We have a responsibility to use engineering talent to stop carbon being released into the atmosphere and to remove what’s already there. The North Sea better do it quickly or it will face the future like a dinosaur observing a fast-approaching space object. Not only are we seeing a rapid decline in appetite for oil and gas projects, but also UN climate predictions suggest we need to reduce the carbon in our atmosphere by a compounded 7.6% annually for the next decade.
It is not responsible to argue that the world can yet do without hydrocarbons nor that we should stop producing all domestic reserves and rely on unstable regimes with questionable environmental records to sell us energy no questions asked. We must use our expertise, our resources, and our ethical standards to ensure an orderly, rapid and just transition with the utmost respect for the consequences of our actions.
All is not lost for the North Sea, however, because it is here investors access reservoirs. Reservoirs of hydrocarbons, reservoirs to store carbon dioxide, reservoirs of legacy infrastructure and reservoirs of engineering talent. It is our responsibility to organise these into projects that demonstrate rapidly reducing carbon impact. The financial markets will dictate, and those who move quickly will be rewarded at the expense of those who stand still.
The world is shifting towards electric energy as it can be created cleanly. For more than a decade Xodus has advised the renewables sector, including on offshore generation and plant electrification. However, in some applications – such as shipping, heavy haulage, smelting and heating – the power density, transmission cost and weight of hydrogen provides advantages over battery charging and HVDC cables, especially if existing infrastructure can be re-deployed. The expertise in generation, containment, transmission, compression, and combustion developed by the oil and gas industry is directly applicable.
No scenario for reduced emissions currently eliminates the need for removing carbon dioxide from the air. How and where it is captured is one part of the puzzle, the other is where it should be stored. One solution is to put it back where it came from – into depleted oil and gas reservoirs. Doing this can delay the decommissioning of infrastructure and create an economic benefit to asset owners, which reduces the net cost to capture and store carbon.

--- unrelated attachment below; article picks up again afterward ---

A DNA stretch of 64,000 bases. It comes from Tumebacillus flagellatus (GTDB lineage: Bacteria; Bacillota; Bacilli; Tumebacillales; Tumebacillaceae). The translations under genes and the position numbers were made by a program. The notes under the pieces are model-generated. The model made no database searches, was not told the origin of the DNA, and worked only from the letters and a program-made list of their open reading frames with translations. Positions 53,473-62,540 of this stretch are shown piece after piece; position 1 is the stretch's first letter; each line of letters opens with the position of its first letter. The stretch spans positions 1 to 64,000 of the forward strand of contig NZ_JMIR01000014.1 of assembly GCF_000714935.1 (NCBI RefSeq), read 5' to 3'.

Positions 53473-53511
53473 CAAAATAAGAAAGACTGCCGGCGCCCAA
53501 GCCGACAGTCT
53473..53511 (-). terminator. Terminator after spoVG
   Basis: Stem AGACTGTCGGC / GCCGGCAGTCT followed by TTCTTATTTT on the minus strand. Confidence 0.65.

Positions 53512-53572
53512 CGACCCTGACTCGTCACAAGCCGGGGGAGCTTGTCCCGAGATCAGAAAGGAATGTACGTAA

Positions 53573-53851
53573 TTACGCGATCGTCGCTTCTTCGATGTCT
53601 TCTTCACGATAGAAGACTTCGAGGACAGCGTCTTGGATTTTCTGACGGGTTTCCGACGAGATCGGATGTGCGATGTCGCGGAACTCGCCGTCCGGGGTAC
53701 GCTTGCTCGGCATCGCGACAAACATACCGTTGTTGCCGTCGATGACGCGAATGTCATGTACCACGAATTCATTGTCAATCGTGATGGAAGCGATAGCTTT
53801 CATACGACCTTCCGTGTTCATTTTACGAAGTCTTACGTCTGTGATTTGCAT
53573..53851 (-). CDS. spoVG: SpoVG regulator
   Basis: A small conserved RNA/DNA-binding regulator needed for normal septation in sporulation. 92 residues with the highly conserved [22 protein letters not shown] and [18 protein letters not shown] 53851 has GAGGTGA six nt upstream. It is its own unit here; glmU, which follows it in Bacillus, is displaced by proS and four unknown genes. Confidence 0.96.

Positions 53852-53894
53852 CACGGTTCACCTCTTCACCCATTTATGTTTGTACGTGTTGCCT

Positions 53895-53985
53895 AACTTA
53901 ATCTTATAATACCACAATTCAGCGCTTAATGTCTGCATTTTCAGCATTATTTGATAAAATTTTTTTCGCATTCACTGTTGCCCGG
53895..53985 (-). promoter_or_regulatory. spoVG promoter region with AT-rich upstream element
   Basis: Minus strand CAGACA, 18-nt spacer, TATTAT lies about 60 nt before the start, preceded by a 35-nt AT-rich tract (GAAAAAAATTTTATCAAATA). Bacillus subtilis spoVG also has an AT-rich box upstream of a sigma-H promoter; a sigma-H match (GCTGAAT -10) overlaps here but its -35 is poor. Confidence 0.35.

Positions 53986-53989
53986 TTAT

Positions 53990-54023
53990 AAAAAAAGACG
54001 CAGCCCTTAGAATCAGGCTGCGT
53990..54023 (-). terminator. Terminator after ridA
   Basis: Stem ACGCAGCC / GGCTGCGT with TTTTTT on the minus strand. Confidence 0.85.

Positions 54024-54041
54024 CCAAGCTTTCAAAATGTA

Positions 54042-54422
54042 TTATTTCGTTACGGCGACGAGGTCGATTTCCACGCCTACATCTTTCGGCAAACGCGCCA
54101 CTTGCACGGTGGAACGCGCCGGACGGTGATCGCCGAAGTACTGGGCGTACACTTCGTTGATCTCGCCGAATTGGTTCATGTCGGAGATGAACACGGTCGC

Carbon will become expensive and difficult to handle (think asbestos) – the cost of responsible disposal will need to be factored into industrial and domestic settings. Rightly, society will soon make it unacceptable to ‘fly tip’ carbon into the atmosphere. How to price carbon and by doing so send clear signals on the business opportunity in carbon reduction is vital.
The UK ETS carbon emissions trading scheme is expected to launch this month. The UK Government has an opportunity to send clear price signals to investors via policy by setting a minimum price floor for each tonne of emitted carbon – recent EU ETS prices imply £40-45 per tonne would be a sensible starting point, given recent EU ETS price signals. This price could be revised periodically. There is a temptation to assume that the cap-and-trade market mechanism in the scheme will find the ‘right’ price. Similar arguments were made against introducing a minimum wage in the UK. All sides of the UK political spectrum now agree it was the right thing to do. Markets are not good at pricing certain externalities – especially climate risk where the effects are cumulative and thus harder to estimate.
In addition to effective carbon pricing mechanisms and policies to support, comes the need to manage ‘carbon leakage’. This occurs when polluting activities in the production of goods, are transferred or encouraged in countries where carbon policy is lax, to the unfair detriment, of countries with emissions taxes. In an effort to lessen carbon leakage, a carbon-based adjustment mechanism or “CBAM” involving carbon tariffs and or taxes at borders, as goods flow across those borders, is required.
This is particularly true when considering North Sea gas and potential alternative sources of supply originating from other parts of the world.
In all cases, the same themes emerge: engineers will play a vital role in saving our environment; all new projects must clearly understand their carbon impact; and financiers must be bold to not reject all carbon producing projects – but invest to minimise and remove carbon and understand their carbon risk exposure. We have the opportunity right now to think differently about carbon pricing, policy and tools for carbon flows across borders. This will provide clear incentives for investment to make a positive and lasting impact for the good of all humanity.